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Fed report shows cooling real estate markets

September 9, 2004

Banks find price moderation, slowing of home sales


Inman News

There are signs of cooling in housing market activity, including signs of moderation in home-price appreciation or sales in several markets across the country, according to an economic report that is a collaboration of 12 regional Federal Reserve Banks. New York, Philadelphia, Cleveland, Richmond, Atlanta, Chicago, Kansas City and San Francisco all reported some moderation in home-price increases and/or home sales, according to this "Beige Book" report, and median home prices in Texas remained relatively flat.

But the market has still been very favorable, the report states. "Home price appreciation, home sales, and residential construction activity remained at high levels in most districts."

The Federal Reserve Bank of San Francisco prepared the report based on information collected from the regional banks, and information was collected prior to Sept. 1.

According to the New York regional report, New Jersey homebuilders say "the market for new homes remains tight and prices remain buoyant, reflecting escalating land costs. One contact expresses concern about affordability, noting that a growing proportion of buyers are opting for adjustable-rate mortgages. Lumber prices, though substantially higher than a year ago, have leveled off in recent months, but concrete prices have continued to rise."

And there is reportedly "some cooling in the resale market" for the region, "reflected in a growing gap between asking and offering prices and a rising number of homes on the market. Manhattan's rental market has continued to improve, particularly at the high end, and rents on new leases, though still down roughly 5 percent over the past year, have continued to rise in recent months."

In the Philadelphia region, sales of existing homes have been steady but "homebuilders reported a slowing in sales in August. Some builders said the slowing was primarily seasonal and they expect sales to pick up by the end of September. Builders reported that they have been raising prices in response to rising material costs and that the price increases have had little negative effect on sales. Both builders and real estate agents expect the pace of sales to remain strong unless mortgage interest rates move up significantly."

For the Cleveland area, the pace of home sales slowed in July and early August. "Sales during this period were also below those of the same period a year ago," the report states, and this slowing pace was evident at various price points. "Some builders suggested that the recent weakness reflected weaker economic conditions in the Midwest and reported stronger home sales for their firms elsewhere in the country," the report states.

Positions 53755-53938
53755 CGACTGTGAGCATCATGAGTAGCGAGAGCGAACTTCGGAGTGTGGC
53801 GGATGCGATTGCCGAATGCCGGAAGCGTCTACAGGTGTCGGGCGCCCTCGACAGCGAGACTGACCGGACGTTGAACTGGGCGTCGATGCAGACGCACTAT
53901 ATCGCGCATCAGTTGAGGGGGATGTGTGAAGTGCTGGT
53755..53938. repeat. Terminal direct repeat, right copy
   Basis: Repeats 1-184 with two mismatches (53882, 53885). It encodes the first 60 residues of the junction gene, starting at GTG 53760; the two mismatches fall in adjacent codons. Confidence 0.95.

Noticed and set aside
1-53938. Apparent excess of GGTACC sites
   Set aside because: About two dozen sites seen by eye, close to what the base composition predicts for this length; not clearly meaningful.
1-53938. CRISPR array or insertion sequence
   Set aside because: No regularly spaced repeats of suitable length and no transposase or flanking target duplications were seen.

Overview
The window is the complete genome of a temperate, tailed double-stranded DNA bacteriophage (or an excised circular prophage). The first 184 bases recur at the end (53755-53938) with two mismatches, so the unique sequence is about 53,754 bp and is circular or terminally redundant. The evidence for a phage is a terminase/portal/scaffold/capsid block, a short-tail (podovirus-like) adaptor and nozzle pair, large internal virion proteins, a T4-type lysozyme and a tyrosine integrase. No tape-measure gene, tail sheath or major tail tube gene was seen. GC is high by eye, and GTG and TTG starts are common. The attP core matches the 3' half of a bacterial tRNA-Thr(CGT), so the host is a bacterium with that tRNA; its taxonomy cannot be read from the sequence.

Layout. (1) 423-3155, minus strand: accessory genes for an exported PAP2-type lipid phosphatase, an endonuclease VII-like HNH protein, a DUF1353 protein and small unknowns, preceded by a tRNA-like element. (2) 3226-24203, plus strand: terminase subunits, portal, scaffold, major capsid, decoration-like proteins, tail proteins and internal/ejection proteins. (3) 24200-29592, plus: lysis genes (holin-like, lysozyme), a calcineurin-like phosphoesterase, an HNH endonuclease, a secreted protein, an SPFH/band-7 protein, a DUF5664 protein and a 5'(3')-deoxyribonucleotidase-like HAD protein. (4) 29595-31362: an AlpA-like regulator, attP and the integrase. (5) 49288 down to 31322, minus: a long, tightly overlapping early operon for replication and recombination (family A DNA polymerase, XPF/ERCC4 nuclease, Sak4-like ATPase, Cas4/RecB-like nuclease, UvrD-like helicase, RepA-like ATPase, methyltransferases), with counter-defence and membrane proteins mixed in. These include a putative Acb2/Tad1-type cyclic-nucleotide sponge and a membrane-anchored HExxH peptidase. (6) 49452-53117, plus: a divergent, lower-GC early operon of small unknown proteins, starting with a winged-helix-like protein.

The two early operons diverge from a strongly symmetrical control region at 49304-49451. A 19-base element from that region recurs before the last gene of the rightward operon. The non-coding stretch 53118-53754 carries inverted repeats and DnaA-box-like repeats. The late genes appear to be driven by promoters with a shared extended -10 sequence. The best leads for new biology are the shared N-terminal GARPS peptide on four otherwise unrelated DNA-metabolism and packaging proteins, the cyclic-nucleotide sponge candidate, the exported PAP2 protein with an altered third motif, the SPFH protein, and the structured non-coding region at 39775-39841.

Home sales slowed in some areas in the Richmond, Va., region but were vibrant in other areas. A real estate agent in Fairfax, Va., for example, said homes "seemed to be staying on the market a little longer," according to the report, while an agent in Odenton, Md., reported a strong market.

The Atlanta region reported some "deceleration" in the housing market in August, with areas in Florida reporting a low inventory and a strong market. "Increased building activity associated with the hurricanes will likely put additional strain on construction material and labor resources in Florida," the report states.

In the St. Louis region, "July year-to-date single-family housing permits were up in most of the District's metropolitan areas compared with July of last year. Year-to-date permits through July in the greater St. Louis area increased by 23.3 percent in July compared with the same period last year. Home construction in July increased by 31 percent in the Louisville metro area compared with July 2003, and contacts in southern Indiana and north central Arkansas reported that construction is still increasing in these areas," the report states.

In the Kansas City region, "single-family housing starts edged down in many cities and were also slightly below year-ago levels in a majority of areas," the report states. The Dallas region reported that apartment markets are suffering "as construction slightly outpaces the growth of demand." And the San Francisco region reported that the Southern California housing market is softening in some areas, as "the pace of home-price appreciation has begun to slow."

Copyright 2004 Inman News



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